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Edible Wild Fruit- Clammy Groundcherry

clammy groundcherry fruit clammy groundcherry fruit with husk (photo by jhy)
The Clammy Groundcherry, Physalis heterophylla, produces a small golden fruit that is sweet with tart overtones. The plant is in the Solanaceae family, which means that it is a tomato relative. There are also a number of poisonous plants in this genus, but this one is easy to identify. You can click any picture to see it enlarged, and find other views, too.

Start looking for this low plant in June or July. It likes to grow in poor soil, or dry woods. In the United States, it has been found in all the contiguous states except California and Nevada.

clammy groundcherry plant clammy groundcherry plant (photo by jhy)
I find it in an old field mixed with the grasses. It can grow as high as three feet, but I rarely see it more than a foot in height.

The leaves and stems are very hairy, and the stems are slightly sticky. The bases of the leaves are rounded, not toothed. The plant always seems to be drooping, even when it's very happy.

clammy groundcherry flower clammy groundcherry flower (photo by jhy)
The flowers are a creamy yellow and always hang downwards. If you lift a bloom and look inside, you will see a lovely brown star-like pattern.

clammy groundcherry seed pod clammy groundcherry seed pod (photo by jhy)
By mid to late July the fruit capsules (seed pods) begin to form. These look like little Chinese lanterns. They will be green at first. If the capsule is still green, the fruit is probably not ripe. If you open the capsule, the fruit will probably be green, or a greenish-gold. They won't hurt you if you eat them at this stage, but they won't be as sweet.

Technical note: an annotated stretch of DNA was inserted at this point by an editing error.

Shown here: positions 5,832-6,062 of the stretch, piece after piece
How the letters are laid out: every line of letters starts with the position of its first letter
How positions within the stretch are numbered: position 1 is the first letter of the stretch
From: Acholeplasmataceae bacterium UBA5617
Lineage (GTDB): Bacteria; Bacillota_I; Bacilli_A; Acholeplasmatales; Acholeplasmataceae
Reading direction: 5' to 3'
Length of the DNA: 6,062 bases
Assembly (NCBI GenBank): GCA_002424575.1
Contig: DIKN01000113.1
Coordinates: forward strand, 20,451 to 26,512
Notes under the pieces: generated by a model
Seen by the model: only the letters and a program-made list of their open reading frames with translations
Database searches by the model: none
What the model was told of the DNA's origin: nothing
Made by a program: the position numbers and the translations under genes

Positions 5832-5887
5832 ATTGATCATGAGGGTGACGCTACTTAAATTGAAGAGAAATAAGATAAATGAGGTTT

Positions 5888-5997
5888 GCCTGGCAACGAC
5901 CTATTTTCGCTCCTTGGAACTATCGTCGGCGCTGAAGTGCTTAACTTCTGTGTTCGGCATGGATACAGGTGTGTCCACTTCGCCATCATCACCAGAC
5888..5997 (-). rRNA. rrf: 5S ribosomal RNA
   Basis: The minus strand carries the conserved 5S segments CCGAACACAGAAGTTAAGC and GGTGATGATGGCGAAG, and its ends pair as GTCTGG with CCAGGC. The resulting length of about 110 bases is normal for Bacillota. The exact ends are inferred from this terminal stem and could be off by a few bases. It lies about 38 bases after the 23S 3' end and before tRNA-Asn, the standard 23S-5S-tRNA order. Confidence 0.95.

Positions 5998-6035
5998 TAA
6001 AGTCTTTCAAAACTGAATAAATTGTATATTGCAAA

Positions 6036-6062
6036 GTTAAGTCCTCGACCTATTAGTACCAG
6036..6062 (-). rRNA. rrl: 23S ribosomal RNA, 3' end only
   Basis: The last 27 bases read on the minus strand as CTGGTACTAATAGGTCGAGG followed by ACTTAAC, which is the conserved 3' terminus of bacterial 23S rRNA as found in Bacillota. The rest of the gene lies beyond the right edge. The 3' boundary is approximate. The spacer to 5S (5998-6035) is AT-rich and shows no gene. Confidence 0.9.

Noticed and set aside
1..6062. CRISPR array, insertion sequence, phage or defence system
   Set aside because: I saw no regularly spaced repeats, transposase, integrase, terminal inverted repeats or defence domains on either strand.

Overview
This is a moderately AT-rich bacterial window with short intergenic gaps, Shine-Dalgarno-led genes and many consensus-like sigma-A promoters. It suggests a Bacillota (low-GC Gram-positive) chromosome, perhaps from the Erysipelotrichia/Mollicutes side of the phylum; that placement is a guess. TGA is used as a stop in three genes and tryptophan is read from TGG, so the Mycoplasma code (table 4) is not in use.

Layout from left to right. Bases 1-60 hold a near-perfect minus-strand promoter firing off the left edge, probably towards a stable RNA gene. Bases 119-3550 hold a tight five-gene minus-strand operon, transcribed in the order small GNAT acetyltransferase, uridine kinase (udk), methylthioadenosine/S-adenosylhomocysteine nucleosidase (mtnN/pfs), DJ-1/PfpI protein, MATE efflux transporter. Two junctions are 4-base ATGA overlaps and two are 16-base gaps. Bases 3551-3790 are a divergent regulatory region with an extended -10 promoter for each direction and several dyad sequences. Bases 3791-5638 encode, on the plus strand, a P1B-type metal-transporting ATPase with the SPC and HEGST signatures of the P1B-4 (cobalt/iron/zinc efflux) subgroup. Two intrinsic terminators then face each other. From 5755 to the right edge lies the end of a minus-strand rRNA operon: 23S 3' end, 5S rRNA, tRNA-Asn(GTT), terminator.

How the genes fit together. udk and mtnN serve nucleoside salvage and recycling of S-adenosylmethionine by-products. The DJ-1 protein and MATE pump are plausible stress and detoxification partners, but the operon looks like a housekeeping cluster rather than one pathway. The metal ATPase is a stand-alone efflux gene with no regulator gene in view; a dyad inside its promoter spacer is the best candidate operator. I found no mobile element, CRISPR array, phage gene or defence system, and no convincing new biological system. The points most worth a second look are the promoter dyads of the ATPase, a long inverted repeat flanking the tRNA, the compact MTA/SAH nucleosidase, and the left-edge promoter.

If you wait until September, when the pods are dry and papery, the fruits will be pure golden. There is one fruit in each capsule, which can easily be pulled out. The fruit is sticky.

What can you do with these? I never seem to find enough to do anything except to eat them as a treat. If I would collect a few to carry back to the house, they would be good on a salad.

However, I once received a gift of jelly made with them, which was good on meat. Supposedly they have a lot of natural pectin. I have also read that they can be dried to create "raisins." I haven't tried that.


BrSpiritus said...

Ground Cherries are also called Gooseberries, am I correct in this? I've never seen this particular variety growing in the Jacksonville area, guess we are too close to the salt water of the ocean.

The Vintage Recipe Blog

Unknown said...

Brspiritus, no these are not the same as goose berries. Some people call them cape gooseberry but they are very different from real gooseberries. these make excellent reasons when you dry them. They do contain a lot of seeds so they have a fig like consistency but definitely worth trying.

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